Kiln Theatre, London – until 30 November 2019
Anupama Chandrasekhar’s tense and searching new play When the Crows Visit is a theatrical response to the 2012 Delhi gang rape of a young woman on a bus. These men walk among us, protected by the very society they are undermining; how does that happen?
The peeling back of the layers begins in Chennai, in a house full of women where duty and honour is more important than virtue or truth. The incontinent grandmother is throwing her used nappies onto the verandah to humiliate her nurse. The stiff-backed mother prowls the rooms angrily like a hunting cat. Co-dependency has been thrust upon them by the constrictions of the extended family system. There is malignancy in the air. When Akshay, the son of the family, returns unexpectedly saying he’s lost his job, the play starts to take shape.
We learn that a girl in the bar where he was drinking that day was savagely gang-raped on her way home. Akshay is a suspect. Suddenly, When the Crows Visit comes to life. Under questioning, he turns on his mother: she made him, she raised him, she even got him work as a games developer. If he is a rapist – and we don’t yet know if he is – that too is down to her.
The themes in When the Crows Visit are not just Indian themes. They play to important global concerns – misogyny, #MeToo, gaslighting. Men are men until they err, and then it’s the victims who are blamed. Are women totally blameless in this, or do we collude with the perpetrators against our own sex?
Sadly, for what is a nuanced and often beautiful piece of writing, in this production by Indhu Rubasingham, the content is treated as part farce, part melodrama. Everyone shouts, everyone flounces – only Ayesha Dharker as the mother keeps her character understated and under control. That doesn’t mean there aren’t other terrific performances – there are. They just don’t make sense.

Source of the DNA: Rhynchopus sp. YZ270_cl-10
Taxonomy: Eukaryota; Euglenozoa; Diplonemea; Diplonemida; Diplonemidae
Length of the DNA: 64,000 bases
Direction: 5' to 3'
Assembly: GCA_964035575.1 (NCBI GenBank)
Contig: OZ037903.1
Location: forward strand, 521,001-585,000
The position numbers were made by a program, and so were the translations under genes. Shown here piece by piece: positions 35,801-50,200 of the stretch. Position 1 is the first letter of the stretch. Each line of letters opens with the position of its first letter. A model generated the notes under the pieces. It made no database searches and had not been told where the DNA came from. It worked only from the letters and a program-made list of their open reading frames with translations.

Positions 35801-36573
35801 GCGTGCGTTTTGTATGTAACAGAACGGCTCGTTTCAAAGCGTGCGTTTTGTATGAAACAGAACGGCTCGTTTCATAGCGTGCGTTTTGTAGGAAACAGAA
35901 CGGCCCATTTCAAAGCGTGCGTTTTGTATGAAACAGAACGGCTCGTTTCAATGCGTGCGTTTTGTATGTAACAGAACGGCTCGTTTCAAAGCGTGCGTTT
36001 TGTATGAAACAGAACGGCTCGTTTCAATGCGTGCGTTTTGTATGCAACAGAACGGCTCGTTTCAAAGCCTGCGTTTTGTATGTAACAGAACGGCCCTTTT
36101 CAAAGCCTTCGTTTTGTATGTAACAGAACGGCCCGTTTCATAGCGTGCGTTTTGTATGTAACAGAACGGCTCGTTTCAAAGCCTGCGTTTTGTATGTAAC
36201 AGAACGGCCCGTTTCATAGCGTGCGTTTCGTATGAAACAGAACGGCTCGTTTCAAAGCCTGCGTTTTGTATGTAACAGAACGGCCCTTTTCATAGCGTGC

Asif Khan as the police inspector is a Clouseau manqué, deliberately strangling his words with wicked elegance and making us laugh. It’s brilliant, but comedic lapses sit uncomfortably with the subject matter, particularly in scenes where he is demanding bribes to cover up Akshay’s alleged actions.
Another irritation is six different versions of the Indian accent on stage. Lorca is not performed in Spanglish, or Feydeau in Franglais, or Ibsen – given that Chandrasekhar has based her play on his classic, Ghosts – in Danish staccato. We use accents where English is the language of the region in which it is set – USA/Caribbean/NZ. What is the argument for it here?
There are moments of great tension in the second half ofWhen the Crows Visit. It would be great to have that same attention to mood and detail through the whole production.
When the Crows Visit runs from 23 October to 30 November 2019 at the Kiln Theatre, 269 Kilburn High Road, London NW6 7JR, with performances Mondays to Saturdays at 7.30pm, Wednesday and Saturday matinees at 2.30pm. Tickets are priced £10-£32.50. CLICK HERE TO PURCHASE!